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Can diamonds do magic for Qatari-Israeli ties?                            

Though they have no diplomatic ties, a deal on free trade could normalize aspects of relations between the two nations

Illustrative negotiating table with Israeli and Qatari flags (Image: Shutterstock)

A commercial agreement between the Gulf state of Qatar with the Jewish state regarding free trade for diamonds and gold has given rise to speculation that perhaps broader peace may yet be possible across the Middle East.

Unlike the United Arab Emirates, Bahrain or Morocco, Qatar is not part of the Abraham Accords. On the contrary, Qatar opposed the Abraham Accords and has been boycotting Israel for years. In fact, the conservative Gulf State has emerged as an important financial backer of the Islamist terrorist organization, Hamas, which openly calls for Israel’s destruction and is the ruling party in the Gaza Strip. 

While it is unlikely that official diplomatic relations will be established anytime soon between Jerusalem and Doha, could the important diamond industry, bring Qatar and Israel closer? 

Qatar wants to establish a free trade zone for gold and diamonds and needed the Jewish state’s permission to join the member states engaged in the global diamond industry, the Israeli business news site Globes reported.

In return, Qatar will open its borders to Israeli diamond traders and even permit them to open offices in the Qatari capital Doha, according to the report. 

This emerging commercial Qatari-Israeli revolution is remarkable given the fact that there are currently no official diplomatic relations between Jerusalem and Doha. While Qatar may not be in a hurry to formalize relations with the Jewish state, Qatar is eager to become an important international commercial hub and get a foothold in the lucrative diamond industry where Israel is a global leader. 

Senior representatives of Qatari and Israeli foreign ministries reportedly signed the diamond agreement, which indicates that when it comes to business, pragmatism trumps ideology.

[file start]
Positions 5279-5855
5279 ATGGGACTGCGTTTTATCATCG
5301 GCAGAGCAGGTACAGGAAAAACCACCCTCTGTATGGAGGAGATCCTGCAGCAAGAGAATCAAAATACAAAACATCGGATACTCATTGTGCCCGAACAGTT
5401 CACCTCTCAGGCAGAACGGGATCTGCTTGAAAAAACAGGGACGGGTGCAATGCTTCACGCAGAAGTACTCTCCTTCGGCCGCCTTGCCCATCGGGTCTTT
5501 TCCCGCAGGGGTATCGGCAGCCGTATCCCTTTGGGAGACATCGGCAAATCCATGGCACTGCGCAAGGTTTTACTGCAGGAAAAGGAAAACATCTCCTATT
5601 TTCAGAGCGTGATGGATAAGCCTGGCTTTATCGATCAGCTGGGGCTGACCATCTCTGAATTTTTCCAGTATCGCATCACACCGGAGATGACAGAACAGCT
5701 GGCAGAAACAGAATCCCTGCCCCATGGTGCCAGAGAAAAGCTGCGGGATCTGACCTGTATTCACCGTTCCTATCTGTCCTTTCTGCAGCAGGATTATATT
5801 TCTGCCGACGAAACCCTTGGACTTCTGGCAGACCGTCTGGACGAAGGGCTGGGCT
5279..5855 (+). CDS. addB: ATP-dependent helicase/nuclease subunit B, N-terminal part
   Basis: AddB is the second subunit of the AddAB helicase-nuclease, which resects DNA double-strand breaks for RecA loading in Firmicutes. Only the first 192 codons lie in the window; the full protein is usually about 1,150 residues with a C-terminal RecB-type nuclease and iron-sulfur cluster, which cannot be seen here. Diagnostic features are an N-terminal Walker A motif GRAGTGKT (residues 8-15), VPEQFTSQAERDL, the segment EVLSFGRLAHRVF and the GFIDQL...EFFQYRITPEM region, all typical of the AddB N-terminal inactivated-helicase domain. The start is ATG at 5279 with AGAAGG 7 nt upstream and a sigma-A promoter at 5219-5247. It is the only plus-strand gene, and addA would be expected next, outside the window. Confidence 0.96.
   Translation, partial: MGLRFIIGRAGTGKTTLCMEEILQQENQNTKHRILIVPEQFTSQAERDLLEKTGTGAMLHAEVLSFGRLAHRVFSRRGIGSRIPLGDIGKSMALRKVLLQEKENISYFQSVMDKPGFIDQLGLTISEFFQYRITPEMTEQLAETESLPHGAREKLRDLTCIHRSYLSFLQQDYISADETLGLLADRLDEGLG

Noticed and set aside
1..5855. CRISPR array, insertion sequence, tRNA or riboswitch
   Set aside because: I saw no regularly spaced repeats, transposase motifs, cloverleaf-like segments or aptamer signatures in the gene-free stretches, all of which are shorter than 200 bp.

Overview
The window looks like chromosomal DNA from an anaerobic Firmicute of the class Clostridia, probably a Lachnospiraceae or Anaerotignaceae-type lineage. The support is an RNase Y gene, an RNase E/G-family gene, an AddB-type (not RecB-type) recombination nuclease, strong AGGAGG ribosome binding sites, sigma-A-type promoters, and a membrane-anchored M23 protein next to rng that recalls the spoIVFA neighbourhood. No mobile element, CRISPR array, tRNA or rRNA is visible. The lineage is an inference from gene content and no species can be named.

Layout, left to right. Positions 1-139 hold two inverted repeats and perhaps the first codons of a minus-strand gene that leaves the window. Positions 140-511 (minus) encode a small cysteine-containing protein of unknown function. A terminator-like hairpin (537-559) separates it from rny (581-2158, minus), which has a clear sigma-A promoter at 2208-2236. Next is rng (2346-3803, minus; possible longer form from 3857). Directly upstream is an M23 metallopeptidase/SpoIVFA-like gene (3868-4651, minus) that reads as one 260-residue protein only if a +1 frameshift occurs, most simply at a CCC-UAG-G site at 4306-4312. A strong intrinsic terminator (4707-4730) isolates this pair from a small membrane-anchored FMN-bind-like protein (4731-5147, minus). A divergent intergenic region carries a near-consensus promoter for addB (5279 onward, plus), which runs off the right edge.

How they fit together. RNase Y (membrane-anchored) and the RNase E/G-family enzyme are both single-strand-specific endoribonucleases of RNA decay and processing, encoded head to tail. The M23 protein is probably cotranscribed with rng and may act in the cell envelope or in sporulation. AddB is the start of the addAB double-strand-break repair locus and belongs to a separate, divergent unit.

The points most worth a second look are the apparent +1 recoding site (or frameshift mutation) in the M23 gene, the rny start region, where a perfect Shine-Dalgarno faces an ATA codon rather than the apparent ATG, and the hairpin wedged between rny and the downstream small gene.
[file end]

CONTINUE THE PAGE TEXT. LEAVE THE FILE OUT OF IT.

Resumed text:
The Israeli diamond industry’s history began in the 1930s during the British Palestine Mandate when European Jewish immigrants brought the trade from Belgium and established several facilities in the Tel Aviv area and Netanya. The Palestine Diamond Exchange was established in 1937 and eventually changed its name to the Israel Diamond Exchange. Located in Ramat Gan outside Tel Aviv, the Israel Diamond Exchange is one of the largest and most important in the world. The Israeli diamond industry is thriving despite the pandemic. 

The export of Israeli polished diamonds rose 71% and reached $2.37 billion in 2020. Since the historic Arab-Israeli Abraham Accords in 2020, the United Arab Emirates (UAE) has emerged as an important Middle Eastern market for Israeli diamonds. In April 2021, approximately 13% of Israel’s rough diamond export went to the UAE, reaching a monthly total of $18 million. 

While Qatar has to become formally approved by the international Diamond Exchange Federation, the Qatari-Israeli agreement will greatly facilitate this endeavor. The Abraham Accords have been a blessing for the diamond trade in the Middle East. The Emirati Dubai Diamond Exchange already serves as an important connection between Israeli diamond merchants and traders from countries like Qatar that still do not have official diplomatic relations with Israel. 

Globes reported that the Israeli Diamond Exchange welcomed the agreement with Qatar, which would likely open up new export markets for the Israeli diamond industry.  

While larger volume trade between Qatar and Israel will likely take time to take off, the diamond agreement signifies an important step toward more normalized relations between Doha and Jerusalem since Qatar broke off commercial ties with the Jewish state in protest against Israel’s anti-terrorism Operation Cast Lead in Gaza in 2009. 

The All Israel News Staff is a team of journalists in Israel.

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